Above: Believe it or not these stick figure techniques are actually based upon life drawing classes where you warm up by doing very fast drawings as the model changes poses quickly.

So now that I’ve slagged Nick Simmons for several paragraphs I’m going to actually defend him. Pretty much every artist who dreams of being somebody has role models, and in the case of Nick his hero is Tite Kubo who created the manga Bleach. Kubo is a rare genius and I’ve always been blown away by his ability to create dozens of character designs that all look different even though they’re all done in the same style. So if you’re going to pick someone to learn from to draw manga Tite Kubo is a pretty darn good choice.

What Simmons did is what every fan artist does when they’re starting out — you learn by copying what you see. Granted that’s not as nobel as drawing from life, but it is a way that artists do learn. In fact before the advent of modern art schools a la the Bauhaus one of the major ways for artists to learn was to go to a museum, pull up a chair and draw or paint what you’d see on the walls.

Shepard Fairey may have copied the Associated Press photo, but at least he made it into his own style.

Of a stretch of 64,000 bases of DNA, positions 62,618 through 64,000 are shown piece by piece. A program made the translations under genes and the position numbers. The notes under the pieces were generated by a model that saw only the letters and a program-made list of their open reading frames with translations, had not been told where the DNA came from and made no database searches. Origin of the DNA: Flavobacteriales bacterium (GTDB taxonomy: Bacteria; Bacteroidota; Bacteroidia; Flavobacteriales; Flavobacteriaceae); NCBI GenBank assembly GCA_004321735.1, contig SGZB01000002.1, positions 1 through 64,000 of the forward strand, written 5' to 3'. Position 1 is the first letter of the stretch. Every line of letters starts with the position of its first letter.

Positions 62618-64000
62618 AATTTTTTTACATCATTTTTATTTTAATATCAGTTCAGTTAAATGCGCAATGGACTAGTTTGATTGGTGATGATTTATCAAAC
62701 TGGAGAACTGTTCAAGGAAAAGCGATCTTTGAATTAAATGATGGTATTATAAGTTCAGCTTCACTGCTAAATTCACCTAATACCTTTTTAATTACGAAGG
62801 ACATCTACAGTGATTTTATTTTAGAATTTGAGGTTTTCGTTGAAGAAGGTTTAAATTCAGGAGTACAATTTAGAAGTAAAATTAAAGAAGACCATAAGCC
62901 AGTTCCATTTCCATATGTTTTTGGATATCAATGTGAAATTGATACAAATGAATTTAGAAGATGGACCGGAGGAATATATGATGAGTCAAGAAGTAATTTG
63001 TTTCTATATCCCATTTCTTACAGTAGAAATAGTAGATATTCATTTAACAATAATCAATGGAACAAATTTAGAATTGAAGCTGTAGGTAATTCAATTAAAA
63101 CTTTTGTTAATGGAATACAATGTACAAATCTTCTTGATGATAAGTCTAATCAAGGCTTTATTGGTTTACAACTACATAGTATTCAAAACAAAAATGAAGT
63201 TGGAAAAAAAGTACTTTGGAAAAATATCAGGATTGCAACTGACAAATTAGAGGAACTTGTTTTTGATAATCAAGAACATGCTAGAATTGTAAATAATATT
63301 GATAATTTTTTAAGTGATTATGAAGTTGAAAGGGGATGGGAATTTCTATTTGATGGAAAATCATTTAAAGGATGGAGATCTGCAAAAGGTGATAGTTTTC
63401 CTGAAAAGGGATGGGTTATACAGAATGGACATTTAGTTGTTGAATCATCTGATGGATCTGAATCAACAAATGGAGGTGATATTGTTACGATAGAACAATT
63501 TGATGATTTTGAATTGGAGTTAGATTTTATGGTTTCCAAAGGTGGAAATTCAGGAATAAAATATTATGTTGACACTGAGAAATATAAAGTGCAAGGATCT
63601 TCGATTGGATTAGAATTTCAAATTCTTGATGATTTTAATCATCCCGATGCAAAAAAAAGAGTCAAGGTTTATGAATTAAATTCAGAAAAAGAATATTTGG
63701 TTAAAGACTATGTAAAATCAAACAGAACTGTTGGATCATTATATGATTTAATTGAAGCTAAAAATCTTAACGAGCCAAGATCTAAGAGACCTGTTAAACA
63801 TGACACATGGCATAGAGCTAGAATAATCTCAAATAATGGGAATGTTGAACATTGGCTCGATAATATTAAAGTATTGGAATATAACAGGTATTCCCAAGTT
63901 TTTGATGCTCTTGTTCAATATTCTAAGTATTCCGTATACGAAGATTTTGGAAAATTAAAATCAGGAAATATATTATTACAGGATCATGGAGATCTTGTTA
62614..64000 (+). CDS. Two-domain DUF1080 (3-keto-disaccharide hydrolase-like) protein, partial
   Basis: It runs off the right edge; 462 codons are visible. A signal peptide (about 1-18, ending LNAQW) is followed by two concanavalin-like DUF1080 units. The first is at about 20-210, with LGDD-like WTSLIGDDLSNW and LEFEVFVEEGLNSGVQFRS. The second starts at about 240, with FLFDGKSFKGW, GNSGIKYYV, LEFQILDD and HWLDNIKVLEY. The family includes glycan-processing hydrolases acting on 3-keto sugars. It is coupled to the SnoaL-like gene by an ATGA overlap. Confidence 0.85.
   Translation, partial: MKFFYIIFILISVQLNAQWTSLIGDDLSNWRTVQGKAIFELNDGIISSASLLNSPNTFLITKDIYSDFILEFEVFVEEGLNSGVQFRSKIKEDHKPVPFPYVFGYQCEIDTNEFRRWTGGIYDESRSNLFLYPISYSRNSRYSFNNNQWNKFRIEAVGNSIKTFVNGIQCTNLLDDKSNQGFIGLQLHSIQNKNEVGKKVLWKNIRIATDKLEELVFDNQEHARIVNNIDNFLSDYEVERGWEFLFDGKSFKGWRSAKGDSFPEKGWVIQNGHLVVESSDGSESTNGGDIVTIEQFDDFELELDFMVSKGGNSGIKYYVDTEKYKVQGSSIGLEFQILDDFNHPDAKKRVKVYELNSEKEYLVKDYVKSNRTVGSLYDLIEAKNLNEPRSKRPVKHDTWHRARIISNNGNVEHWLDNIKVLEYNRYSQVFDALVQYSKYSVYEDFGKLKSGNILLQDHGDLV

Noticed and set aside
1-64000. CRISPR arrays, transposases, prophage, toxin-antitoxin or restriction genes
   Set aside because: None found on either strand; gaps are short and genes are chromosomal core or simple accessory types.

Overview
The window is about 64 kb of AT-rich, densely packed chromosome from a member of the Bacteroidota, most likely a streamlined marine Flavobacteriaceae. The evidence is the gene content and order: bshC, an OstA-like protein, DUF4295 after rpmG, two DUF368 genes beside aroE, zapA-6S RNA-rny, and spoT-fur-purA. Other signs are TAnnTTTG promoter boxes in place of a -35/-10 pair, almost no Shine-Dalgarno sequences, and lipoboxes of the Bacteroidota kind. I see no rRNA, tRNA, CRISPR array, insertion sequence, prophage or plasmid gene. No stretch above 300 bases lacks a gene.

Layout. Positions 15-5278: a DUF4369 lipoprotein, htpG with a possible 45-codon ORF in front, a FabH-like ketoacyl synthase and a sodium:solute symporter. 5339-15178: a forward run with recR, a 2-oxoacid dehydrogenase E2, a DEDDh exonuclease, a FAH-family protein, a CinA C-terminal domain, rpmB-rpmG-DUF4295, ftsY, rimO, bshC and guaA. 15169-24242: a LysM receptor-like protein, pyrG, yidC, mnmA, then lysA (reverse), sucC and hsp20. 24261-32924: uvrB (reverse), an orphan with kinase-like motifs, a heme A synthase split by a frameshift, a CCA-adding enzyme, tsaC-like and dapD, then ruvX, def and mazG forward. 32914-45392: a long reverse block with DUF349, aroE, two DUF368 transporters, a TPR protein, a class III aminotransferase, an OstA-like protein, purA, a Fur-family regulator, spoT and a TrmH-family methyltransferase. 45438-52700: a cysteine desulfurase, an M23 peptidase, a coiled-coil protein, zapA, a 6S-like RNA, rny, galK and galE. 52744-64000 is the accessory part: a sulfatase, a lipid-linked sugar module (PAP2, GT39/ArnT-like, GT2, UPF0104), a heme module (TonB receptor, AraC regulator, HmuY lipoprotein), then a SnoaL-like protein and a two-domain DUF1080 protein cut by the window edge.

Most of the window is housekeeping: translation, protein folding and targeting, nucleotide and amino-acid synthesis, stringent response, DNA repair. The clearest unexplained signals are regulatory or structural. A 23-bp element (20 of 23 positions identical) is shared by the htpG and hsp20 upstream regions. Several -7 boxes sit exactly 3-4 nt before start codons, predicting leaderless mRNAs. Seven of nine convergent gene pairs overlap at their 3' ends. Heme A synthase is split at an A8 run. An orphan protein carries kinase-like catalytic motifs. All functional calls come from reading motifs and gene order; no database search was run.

Above: Shepard Fairey may have copied the Associated Press photo, but at least he made it into his own style.

So lacking a proper education Nick Simmons was following a very organic path to learning how to be an illustrator. He may have been copying pretty closely, but frankly in a world of Photoshop you can’t blame a 21 year old for not knowing the difference. And to be fair while he did copy the illustration he still did change things like the position of the face (more forehead is showing) so it’s not a direct tracing. Of course I can’t say that he made it his own style, so he is still falling a bit short in my book. However I’d say that lacking an education he may not have known any better. The only difference between Nick and many of his peers with those skill sets is that Nick got a publishing deal.

The Hollywood sign

And thus I assign the fault to the publishing company. Now a hardcore manga fan might argue at this point that the publisher should have know a Bleach rip off at first sight, however I’d say that just isn’t realistic. You can’t expect a publisher to know every page of every manga that’s out there. But what you can expect a publisher to know about is a track record. And if you’re hiring an artist who hasn’t gone to art school in this day and age you better do some homework on what the artist has done before. In this case the publisher didn’t do that, instead they were blinded by the fact that the artist was the son of a rock star.

You can already see that they were making the connections in their heads — because even an indirect association with Gene Simmons might open up some doors. It makes you as a publisher seem just a bit hotter than the other companies, so maybe a record label or movie studio might want to be associated with your firm. In short the publishing company was in fact using Nick Simmons to open doors, which is a pretty small price to pay for letting him cut in line in front of another artist who paid his or her dues.